Occupy the FDA – April 8, 2013
Our “day” started off at midnight as we boarded a bus in Hartford, CT joining up with riders who arrived from Northampton, MA. It was interesting that when I arrived at the bus station I met several people with whom I’d only had email or Facebook contact and yet our shared cause made it feel like I was meeting old friends. The sense of community was almost instantaneous. I can’t say the bus ride was either comfortable or restful but I kept reminding myself of the importance of our trip. Confronting the FDA on its own turf was too good an opportunity to pass up for the sake of a good night’s sleep.
We were due to arrive at the FDA in College Park, MD around 8:00 am. Getting in earlier than expected, Marty, our coordinator extraordinaire, called ahead to a diner to see if they were open for breakfast so we could at least fuel up on coffee before starting our day. The Silver Diner opens at 7:00 am but agreed to open at 6:30 to accommodate us. Good people! An even better surprise awaited us once we got to our tables and saw the menu: “Farm to Table”! While we had no thoughts that the menu was GMO free, we appreciated the steps the diner was taking toward a healthy, local and community sustaining menu. What were the chances that this is the place that would open early to help out a band of food activists?
Sitting across the table from me was James, a dedicated and excited member of our group. What made his presence special for me is the fact that he’s eight years old and had requested to join his mother on the trip. It is heartening to see that moms like his are educating their children not only about the health issue surrounding GMOs but also about the importance of publicly speaking out. It was an honor to share my day with James and his mother.
Arriving at the site of our picnic lunch and demonstration, the crowd seemed small but it grew throughout the day. Estimates range between 250 and 350 in total. Everyone had brought a contribution to the Stone Soup we would be sharing later in the day and many brought GMO free or organic seeds to share at the seed swap table. Many of us took the opportunity to take the mic and share our reasons for having made the trip. Reasons included wanting labels on all GMO foods, calling for the ousting of Michael Taylor from the FDA, boycotting anything containing GMO ingredients to send an economic message to Monsanto that we won’t buy what they are peddling and finally an end to GMO foods all together. There were other, less expressed reasons for some us to be there. Sharing solidarity, community and ideas for the future was motivating, empowering and validating. Sometimes when the struggle seems overwhelming, those things can keep me going with a renewed sense of determination.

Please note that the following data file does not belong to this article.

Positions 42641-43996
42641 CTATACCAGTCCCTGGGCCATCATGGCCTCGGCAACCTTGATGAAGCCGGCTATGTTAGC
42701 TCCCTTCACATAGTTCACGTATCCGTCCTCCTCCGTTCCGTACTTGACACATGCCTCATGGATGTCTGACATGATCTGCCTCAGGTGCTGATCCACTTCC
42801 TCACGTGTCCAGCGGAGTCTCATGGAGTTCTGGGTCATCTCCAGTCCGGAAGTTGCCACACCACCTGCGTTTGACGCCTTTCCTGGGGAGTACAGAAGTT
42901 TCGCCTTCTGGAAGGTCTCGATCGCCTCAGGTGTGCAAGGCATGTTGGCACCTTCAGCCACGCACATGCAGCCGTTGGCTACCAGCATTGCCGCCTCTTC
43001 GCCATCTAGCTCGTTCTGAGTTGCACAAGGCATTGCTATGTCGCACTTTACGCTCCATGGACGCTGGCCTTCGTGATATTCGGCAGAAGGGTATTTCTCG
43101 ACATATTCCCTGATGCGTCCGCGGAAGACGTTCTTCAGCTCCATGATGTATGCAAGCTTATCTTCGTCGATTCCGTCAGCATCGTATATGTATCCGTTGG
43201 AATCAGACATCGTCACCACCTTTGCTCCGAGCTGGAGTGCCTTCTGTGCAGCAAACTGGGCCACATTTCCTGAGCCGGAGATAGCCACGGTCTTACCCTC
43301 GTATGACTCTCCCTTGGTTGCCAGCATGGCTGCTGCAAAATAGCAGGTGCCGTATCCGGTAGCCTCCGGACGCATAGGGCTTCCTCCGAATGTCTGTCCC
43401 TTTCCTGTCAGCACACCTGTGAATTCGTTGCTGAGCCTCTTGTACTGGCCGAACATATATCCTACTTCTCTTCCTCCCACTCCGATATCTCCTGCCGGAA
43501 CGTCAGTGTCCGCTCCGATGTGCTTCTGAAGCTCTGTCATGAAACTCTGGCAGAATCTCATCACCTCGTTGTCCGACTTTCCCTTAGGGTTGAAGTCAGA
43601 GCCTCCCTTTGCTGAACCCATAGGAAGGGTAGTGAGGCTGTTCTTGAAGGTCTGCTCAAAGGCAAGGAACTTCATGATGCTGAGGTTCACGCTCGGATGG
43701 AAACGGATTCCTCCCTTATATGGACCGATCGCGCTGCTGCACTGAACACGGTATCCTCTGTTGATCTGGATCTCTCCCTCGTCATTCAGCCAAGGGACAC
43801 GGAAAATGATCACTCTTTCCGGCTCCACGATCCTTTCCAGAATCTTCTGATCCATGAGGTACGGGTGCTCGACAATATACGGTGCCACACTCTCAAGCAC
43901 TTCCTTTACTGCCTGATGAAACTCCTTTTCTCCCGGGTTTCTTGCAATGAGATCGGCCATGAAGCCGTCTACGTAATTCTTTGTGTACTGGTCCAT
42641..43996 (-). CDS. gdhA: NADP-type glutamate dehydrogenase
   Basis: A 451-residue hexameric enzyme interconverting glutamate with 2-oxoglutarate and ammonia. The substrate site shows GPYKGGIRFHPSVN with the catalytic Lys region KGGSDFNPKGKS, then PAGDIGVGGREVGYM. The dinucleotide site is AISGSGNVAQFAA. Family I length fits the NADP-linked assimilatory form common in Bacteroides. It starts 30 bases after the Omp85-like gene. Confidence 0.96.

In late morning, the fire was lit under a 50 gallon pot into which we put a stone to get us started followed by the wonderful ingredients brought by the crowd. By the time it was finished we had a wonderful meal – delicious in spirit as well as taste.
Homeland Security had quite a presence at our event in the form of no less than a dozen vehicles and many uniformed officers. Alas, they spent a very dull day patrolling an event that gave no cause for them to take any action. Quite the contrary, some of us shared food with them and my own conversation with three of them after lunch was very pleasant. The “enemy” isn’t always an enemy.
After lunch people took to the mic once again to express their personal visions for our food future and then informal sessions were held to talk about a variety of related subjects. A picnic lunch followed by discussion groups on the sidewalk and lawn of the FDA… quite a site.
As the sessions wound down, those of us who had traveled a fair distance got ready for the return trip. Once on the bus I began to go over the day’s events and evaluate our effectiveness for having been there. The local news station showed up and broadcast a segment which made its way to Facebook (of course!), pictures and stories were shared by all of us through social media and email which got the message out to many beyond those of us who were there and we all had a chance to meet up with people from other states to share ideas for actions and support. My final evaluation… it was a great day! It was a day worthy of an almost 15 hour round trip bus ride and being totally useless the following day from lack of sleep.
Would I do again? Certainly. Will you join me? I hope so!